Mom: “Amazing! My Internet is back!”

Me: *slight enough sarcasm that she doesn’t notice* “Good job, Mom. You did it.”

Mom: “Thanks, [My Name]!”

Me: “Now you’ll remember to restart your computer sometimes because you saw how important it is!”

Mom: “Oh, you’ll have to remind me. I’ll never remember; it’s too confusing.”

(I love my mom, but at times like this, I wonder about how she has managed to get through nearly 70 years of life so far. I promise this conversation was not exaggerated; these were literally the comments she made! Guess what I’ll be doing the next time I visit?)

Give This Re-Ticket A Redo

, , , , , | Right | March 14, 2019

(I work in the stock room at a discount retailer, where name-brand items come in individually and everything is individually priced. I am putting out some new purses when a customer approaches me.)

Customer: “Excuse me. There is no price tag on this purse. How much is it?”

Me: “Oh, that is strange. Let me see if I can find another one for you.”

(The customer motions to a purse of the same brand and print but a different body, labeled $50.)

Me: “This one is very similar, but it is a little bigger; let me see if I can find one of the same size.”

(I walk through the aisle for a moment and find one of a closer size, labeled $2 lower.)

Me: “I found one a little closer; how about I re-ticket this for you for $48?”

Customer: “But this one is $50.”

Me: “Yes, but with how the pricing structure works here, I think this purse is the lower price.”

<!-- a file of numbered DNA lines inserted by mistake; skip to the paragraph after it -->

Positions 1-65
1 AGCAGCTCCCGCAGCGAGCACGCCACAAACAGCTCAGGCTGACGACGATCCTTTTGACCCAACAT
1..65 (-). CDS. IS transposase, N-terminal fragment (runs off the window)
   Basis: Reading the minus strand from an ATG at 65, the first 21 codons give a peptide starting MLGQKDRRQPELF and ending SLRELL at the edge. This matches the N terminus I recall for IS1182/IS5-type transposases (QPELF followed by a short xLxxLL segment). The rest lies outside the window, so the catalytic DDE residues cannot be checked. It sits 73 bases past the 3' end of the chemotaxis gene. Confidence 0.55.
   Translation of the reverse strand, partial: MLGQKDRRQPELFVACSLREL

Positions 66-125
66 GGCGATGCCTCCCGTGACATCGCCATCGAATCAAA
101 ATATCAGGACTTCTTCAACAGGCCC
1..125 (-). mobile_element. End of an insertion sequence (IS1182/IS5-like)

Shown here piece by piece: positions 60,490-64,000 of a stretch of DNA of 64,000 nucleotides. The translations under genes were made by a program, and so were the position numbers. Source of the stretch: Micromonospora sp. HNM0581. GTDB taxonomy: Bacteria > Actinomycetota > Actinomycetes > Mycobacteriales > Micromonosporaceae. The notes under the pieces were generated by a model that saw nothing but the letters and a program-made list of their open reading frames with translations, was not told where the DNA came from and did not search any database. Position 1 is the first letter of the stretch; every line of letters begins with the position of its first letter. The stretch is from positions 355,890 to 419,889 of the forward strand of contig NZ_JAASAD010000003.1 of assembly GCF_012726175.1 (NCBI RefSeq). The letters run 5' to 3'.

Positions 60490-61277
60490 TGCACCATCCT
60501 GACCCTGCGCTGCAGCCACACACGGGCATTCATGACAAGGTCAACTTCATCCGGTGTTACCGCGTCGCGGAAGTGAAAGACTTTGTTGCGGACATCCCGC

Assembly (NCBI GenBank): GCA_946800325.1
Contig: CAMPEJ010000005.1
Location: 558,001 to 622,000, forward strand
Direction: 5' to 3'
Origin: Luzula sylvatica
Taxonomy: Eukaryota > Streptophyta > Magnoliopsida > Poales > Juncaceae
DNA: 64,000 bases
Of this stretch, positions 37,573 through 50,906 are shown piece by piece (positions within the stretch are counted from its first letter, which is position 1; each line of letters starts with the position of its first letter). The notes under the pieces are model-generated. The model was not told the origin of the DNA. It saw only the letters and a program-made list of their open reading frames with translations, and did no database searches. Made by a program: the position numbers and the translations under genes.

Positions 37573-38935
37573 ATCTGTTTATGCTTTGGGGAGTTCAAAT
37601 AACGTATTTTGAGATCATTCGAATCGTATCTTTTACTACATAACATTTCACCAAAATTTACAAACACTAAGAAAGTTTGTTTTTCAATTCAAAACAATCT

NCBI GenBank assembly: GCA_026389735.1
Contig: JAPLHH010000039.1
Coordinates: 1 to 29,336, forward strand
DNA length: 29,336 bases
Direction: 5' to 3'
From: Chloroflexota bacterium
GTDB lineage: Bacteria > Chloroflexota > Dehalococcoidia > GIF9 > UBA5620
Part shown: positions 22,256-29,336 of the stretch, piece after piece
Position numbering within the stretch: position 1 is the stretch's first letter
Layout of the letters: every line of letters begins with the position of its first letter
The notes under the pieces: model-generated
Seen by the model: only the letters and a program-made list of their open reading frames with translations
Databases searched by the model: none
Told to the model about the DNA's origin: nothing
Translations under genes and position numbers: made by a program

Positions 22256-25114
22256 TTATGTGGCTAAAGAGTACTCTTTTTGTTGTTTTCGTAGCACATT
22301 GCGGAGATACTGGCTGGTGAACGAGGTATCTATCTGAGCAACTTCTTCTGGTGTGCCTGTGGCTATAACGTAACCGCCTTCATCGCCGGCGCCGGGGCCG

Customer: *getting huffy* “But you’re just guessing!”

Me: *confused* “Would you like me to re-ticket it at this purse’s price of $50?”

Customer: “No!”

Me: “So, would you like this purse at $48?”

Customer: *glares at me* “No.”

Me: “Okay, then?”

(I walked away from him to re-ticket the purse. The kicker is that when I scanned both purses, they popped out sale tickets! If he had just been nice, he could have gotten a good deal.)

What A Total Blood Bowl

, , , , | Right | March 12, 2019

(I have just sold a large “fishbowl” vase to a customer, who declined to have it wrapped since it would only fit in one of our largest bags. I check out another customer after she leaves, and right after I finish, she comes back in.)

Customer: “Hi. Um, this just broke as I was bringing it to my car. I promise I didn’t drop it! There was a crack in the side, and I pushed on it and…”

(She holds up the vase, which does indeed seem to have simply cracked in place and fallen to pieces. No evidence of being dropped.)

Customer: “Can I just get a replacement with no cracks?”

(We will pretty much never turn down requests like this, so one of the other cashiers goes to get one. I notice a small smudge on the vase. Looking closer, I realize it’s blood!)

Me: “Ma’am, are you bleeding? Did you get cut on the vase?”

Customer: “Oh, a little; it’s fine.”

Me: “We have bandaids back here. I can get one—“

Customer: “Oh, that’s not necessary; it’s not bad.”